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B vitamins are often referred to as the “energy vitamins” because they help your body’s natural process of obtaining energy from the food you eat. When consumed, they literally provide your body with a “boost” of energy. But, B vitamins can also play a major role in proper cholesterol maintenance – lowering LDL (“bad”) cholesterol levels and raising HDL (“good”) cholesterol levels. With that in mind, many physicians now encourage their patients to take a multi-B vitamin supplement daily.
Pantethine, the activated form of vitamin B5 or pantothenic acid, has been shown by a Princeton clinical research team to lower both total cholesterol levels and LDL (“bad”) cholesterol. Pantethine has the advantage of being an effective treatment for high cholesterol while avoiding the undesirable side effects of synthetic lipid-lowering drugs (i.e. Lipitor, Zocor, Crestor, etc). Pantethine can lower the incidence of heart attack and stroke by reducing platelet stickiness and clumping. Furthermore, it offers protection against the damaging effects of environmental pathogens such as cigarette smoke.
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Niacin, or Vitamin B3, actually works by raising your HDL (“good”) cholesterol levels. According to the Mayo Clinic, “Taking niacin — either by itself or along with other cholesterol-lowering medication — may help control your total cholesterol level.” Niacin works in the liver by affecting the production of blood fats. It is so well researched and the evidence for using it to decrease high cholesterol is so strong that it is recommended by the National Cholesterol Education Program. Several well-designed double-blind, placebo controlled studies have found that niacin can reduce LDL (“bad”) cholesterol by approximately 10% and triglycerides by 25% while raising HDL (“good”) cholesterol by 20% to 30%.
Another important cholesterol-lowering vitamin is B12. Not only has research shown that taking vitamin B12 daily can reduce cholesterol levels, but it can also provide additional cardiovascular health benefits, such as reducing the risk of developing atherosclerosis (hardening and narrowing of the arteries). Moreover, this important nutrient can help fight chronic fatigue and aids in the maintenance of the central nervous system. However, it is important to note that vitamin B12 is better absorbed by the body when it is taken along with other B vitamins, such as the aforementioned vitamin B3 (niacin).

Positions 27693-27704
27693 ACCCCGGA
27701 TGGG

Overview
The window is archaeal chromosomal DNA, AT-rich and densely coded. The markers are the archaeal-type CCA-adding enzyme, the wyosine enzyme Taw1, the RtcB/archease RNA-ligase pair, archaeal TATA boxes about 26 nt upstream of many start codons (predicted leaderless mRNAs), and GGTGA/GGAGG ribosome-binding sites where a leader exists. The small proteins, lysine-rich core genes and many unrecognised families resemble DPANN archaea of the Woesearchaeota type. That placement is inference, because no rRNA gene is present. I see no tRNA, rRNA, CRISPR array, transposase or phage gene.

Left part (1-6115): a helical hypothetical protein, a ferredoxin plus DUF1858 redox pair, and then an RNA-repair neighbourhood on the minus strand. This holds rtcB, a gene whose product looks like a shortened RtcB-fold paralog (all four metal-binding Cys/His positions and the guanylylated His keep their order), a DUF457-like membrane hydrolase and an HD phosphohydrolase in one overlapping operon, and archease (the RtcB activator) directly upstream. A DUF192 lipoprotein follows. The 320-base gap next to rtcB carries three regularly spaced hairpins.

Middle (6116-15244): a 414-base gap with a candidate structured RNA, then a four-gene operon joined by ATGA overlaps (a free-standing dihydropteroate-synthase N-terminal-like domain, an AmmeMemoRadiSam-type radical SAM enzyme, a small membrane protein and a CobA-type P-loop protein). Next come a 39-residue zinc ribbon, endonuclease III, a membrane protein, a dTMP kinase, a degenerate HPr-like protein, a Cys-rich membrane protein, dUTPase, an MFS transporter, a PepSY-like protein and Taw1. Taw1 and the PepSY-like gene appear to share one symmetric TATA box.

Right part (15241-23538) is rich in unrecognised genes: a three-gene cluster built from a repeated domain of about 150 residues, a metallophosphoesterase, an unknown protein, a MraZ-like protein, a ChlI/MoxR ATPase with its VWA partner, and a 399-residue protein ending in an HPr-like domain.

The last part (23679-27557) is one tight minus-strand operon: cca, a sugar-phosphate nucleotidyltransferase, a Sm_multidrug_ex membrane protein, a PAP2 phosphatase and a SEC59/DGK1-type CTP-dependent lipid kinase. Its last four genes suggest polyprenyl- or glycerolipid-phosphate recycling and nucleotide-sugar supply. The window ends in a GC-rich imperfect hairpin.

Getting Your B Vitamins – Through Food or Through Supplements?
So if the bottom line message here is that these B vitamins can help regulate healthy cholesterol levels, how can you be sure you’re getting enough? Check your diet first – food is always the best way to get your nutrients. But if you are trying to achieve therapeutic levels of these nutrients in an effort to get your cholesterol levels under control, you may need to add B vitamin supplements to your daily routine. Check out our free report for proper dosages.
To learn more information about lowering cholesterol and triglycerides naturally including more detail on the important B vitamins and other supplements, click here:
- Top 3 Nutrients to Reduce Triglycerides Naturally
- How to Lower LDL Naturally? One of the Multiple Turmeric Benefits!
 Nutrition Research. 2011 Aug;31(8):608-15.
 Illingworth DR, et al. Comparative effects of lovastatin and niacin in primary hypercholesterolemia. A prospective trial. Arch Intern Med. 1994;154:1586-1595.
 Seminars in Thrombosis and Hemostasis. 2000;26(3):341-8.
This blog was originally posted in 2012 and has been updated.